Sharp edges: The top of the stove has 90-degree angles on all four corners. Under normal use, this probably wouldn’t be a problem, but I’d hate to snag a shirt sleeve on one of them while cooking something.

Lighting: The best way I’ve found to light a biomass stove is with a ferrocerrium rod and cotton balls and Vaseline. Put twigs in the top of the ignition chamber, then place the lit cotton ball on a stick and insert it through the fuel port.

I didn’t have problems figuring this out because I have several biomass stoves. But this technique is not intuitive, IMHO,  so practice lighting the stove at home. Also, the X-shaped grill top limits the size of the fuels that can be be inserted. Be aware of this before you rely on large pine cones for ignition.

Do you care?

The stove would function on charcoal quite well, but doesn’t that defeat the purpose of a biomass rocket stove?

wood mite five inch stove

Top view of the stove.

Anyway, a standard briquette won’t fit in the top, meaning the charcoal would have to be inserted in the fuel port and kinda poked forward into the ignition chamber. Personally, that is not a deal breaker for me, since I don’t foresee ever having charcoal, but not twigs, for fuel.

High carbon steel will rust. The stove comes finished with black chimney paint (I think), and once that coating is burned off, the metal is vulnerable to rusting, particularly if it’s used in a damp environment. That’s another thing I’m not concerned about.

After extensive use, at some point you may need to take a wire brush to clean off the rust, and then re-paint it. Rustoleum™ makes several high heat paints that could be used, and you could even change the color.

For more info on the Wood Mite Stove company contact Michael @atomicarcwelding@gmail.com.

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Leon's Blog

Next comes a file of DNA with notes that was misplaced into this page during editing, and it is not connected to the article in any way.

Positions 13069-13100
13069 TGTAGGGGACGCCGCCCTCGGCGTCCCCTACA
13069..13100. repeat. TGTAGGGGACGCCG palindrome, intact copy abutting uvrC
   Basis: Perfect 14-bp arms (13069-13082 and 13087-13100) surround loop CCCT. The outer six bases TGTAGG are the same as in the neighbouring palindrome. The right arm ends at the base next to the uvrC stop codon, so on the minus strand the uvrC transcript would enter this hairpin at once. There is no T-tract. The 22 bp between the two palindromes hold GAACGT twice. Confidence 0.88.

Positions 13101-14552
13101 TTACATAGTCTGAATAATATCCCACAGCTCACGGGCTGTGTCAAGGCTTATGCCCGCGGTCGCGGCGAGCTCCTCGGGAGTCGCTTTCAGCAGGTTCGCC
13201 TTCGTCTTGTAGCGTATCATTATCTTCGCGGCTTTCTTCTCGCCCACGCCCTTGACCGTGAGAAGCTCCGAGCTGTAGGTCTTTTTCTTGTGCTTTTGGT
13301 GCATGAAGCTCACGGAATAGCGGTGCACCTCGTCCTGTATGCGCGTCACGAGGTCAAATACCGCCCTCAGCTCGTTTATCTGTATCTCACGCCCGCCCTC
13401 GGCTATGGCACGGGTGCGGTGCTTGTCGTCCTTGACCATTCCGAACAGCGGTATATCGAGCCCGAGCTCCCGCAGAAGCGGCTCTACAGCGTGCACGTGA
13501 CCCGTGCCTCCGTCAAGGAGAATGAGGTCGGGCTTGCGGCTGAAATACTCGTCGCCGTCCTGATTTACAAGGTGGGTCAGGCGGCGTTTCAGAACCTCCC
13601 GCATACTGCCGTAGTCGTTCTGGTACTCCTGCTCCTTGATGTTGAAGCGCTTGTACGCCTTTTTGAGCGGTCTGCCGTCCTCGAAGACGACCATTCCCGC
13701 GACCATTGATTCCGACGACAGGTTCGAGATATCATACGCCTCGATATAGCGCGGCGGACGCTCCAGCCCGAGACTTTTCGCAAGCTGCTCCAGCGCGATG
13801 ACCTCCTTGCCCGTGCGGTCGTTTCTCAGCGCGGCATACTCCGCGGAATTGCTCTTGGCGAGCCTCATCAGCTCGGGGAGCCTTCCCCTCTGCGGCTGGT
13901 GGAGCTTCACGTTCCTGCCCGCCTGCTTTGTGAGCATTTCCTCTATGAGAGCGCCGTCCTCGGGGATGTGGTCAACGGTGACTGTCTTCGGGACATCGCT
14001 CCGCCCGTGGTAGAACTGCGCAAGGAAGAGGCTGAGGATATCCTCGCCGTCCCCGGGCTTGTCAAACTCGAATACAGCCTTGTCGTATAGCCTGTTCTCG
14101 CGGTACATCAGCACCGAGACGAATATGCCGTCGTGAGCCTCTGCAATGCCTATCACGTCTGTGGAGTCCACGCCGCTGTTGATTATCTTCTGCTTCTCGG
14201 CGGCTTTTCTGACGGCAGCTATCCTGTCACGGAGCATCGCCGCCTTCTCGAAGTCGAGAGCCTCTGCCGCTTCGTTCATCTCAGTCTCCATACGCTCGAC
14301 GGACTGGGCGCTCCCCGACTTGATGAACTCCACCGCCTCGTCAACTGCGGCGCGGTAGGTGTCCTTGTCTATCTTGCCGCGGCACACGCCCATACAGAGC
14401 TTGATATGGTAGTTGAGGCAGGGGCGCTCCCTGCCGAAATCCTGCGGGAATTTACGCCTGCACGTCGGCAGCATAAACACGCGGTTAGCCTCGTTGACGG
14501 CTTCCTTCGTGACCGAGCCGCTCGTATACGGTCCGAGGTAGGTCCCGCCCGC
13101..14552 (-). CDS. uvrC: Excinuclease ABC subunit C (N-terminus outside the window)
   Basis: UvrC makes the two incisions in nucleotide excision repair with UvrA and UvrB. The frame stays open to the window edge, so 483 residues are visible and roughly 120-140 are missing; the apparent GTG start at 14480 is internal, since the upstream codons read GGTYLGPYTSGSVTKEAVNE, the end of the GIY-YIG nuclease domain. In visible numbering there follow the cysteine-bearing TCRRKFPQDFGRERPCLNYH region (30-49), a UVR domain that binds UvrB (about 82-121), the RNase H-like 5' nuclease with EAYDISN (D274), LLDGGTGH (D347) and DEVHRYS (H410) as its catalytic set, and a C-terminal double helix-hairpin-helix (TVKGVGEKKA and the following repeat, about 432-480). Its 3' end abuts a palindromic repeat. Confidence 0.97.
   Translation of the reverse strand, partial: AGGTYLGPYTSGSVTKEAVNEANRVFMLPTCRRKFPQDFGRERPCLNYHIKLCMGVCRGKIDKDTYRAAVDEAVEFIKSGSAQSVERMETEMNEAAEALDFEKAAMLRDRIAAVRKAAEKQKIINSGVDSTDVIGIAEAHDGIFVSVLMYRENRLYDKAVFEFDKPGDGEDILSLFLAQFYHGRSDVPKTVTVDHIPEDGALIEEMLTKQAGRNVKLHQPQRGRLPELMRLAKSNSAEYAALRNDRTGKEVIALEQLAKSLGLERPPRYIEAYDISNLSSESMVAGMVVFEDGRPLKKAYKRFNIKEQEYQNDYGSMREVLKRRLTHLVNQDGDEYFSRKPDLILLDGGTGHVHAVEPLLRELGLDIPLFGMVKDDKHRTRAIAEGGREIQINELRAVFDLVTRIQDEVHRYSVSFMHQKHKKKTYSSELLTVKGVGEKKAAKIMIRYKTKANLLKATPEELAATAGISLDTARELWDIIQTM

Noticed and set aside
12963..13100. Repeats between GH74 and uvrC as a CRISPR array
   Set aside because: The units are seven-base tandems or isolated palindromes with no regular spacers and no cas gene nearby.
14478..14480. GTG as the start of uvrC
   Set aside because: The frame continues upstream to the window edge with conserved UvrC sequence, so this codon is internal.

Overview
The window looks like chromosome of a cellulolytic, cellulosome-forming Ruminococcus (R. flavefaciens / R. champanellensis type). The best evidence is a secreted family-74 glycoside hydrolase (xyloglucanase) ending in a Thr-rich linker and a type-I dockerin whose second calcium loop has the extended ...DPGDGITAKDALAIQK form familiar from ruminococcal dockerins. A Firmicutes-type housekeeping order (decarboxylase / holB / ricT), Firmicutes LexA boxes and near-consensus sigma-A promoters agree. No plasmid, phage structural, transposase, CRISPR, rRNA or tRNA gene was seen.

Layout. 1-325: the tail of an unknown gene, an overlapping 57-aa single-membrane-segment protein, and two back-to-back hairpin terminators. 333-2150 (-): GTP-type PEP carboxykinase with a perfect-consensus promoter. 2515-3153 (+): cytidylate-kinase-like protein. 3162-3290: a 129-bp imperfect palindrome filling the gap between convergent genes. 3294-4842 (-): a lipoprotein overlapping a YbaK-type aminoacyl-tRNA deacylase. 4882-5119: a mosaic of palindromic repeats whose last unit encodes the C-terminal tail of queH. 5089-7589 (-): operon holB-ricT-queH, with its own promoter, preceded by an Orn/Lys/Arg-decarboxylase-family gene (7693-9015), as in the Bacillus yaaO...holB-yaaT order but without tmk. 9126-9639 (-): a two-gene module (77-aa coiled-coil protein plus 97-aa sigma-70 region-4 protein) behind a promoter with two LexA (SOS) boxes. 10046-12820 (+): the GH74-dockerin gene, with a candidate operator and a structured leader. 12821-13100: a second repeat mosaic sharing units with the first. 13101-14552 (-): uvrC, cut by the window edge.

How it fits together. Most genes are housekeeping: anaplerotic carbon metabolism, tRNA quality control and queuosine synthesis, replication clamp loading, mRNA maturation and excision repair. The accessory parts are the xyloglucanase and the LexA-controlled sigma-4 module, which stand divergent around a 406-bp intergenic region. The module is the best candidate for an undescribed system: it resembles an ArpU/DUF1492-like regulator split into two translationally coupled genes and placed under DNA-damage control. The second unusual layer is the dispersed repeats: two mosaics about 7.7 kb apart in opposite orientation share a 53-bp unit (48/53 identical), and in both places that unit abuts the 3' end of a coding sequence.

Leon Pantenburg is a wilderness enthusiast, and doesn't claim to be a survival expert or expertise as a survivalist. As a newspaperman and journalist for three decades, covering search and rescue, sheriff's departments, floods, forest fires and other natural disasters and outdoor emergencies, Leon learned many people died unnecessarily or escaped miraculously from outdoor emergency situations when simple, common sense might have changed the outcome. Leon now teaches common sense techniques to the average person in order to avert potential disasters. His emphasis is on tried and tested, simple techniques of wilderness survival. Every technique, piece of equipment or skill recommended on this website has been thoroughly tested and researched. After graduating from Iowa State University, Leon completed a six-month, 2,552-mile solo Mississippi River canoe trip from the headwaters at Lake Itasca, Minn., to the Gulf of Mexico. His wilderness backpacking experience includes extended solos through Yellowstone’s backcountry; hiking the John Muir Trail in California, and numerous shorter trips along the Pacific Crest Trail. Other mountain backpacking trips include hikes through the Uintas in Utah; the Beartooths in Montana; the Sawtooths in Idaho; the Pryors, the Wind River Range, Tetons and Bighorns in Wyoming; Rocky Mountain National Park in Colorado, the Catskills in New York and Death Valley National Monument in southern California. Some of Leon's canoe trips include sojourns through the Okefenokee Swamp and National Wildlife Refuge in Georgia, the Big Black River swamp in Mississippi and the Boundary Waters canoe area in northern Minnesota and numerous small river trips in the Midwest and Pacific Northwest. Leon is also an avid fisherman and an elk, deer, upland game and waterfowl hunter. Since 1991, Leon has been an assistant scoutmaster with Boy Scout Troop 18 in Bend, and is a scoutmaster wilderness skills trainer for the Boy Scouts’ Fremont District. Leon earned a second degree black belt in Taekwondo, and competed in his last tournament (sparring and form) at age 49. He is an enthusiastic Bluegrass mandolin picker and fiddler and two-time finalist in the International Dutch Oven Society’s World Championships.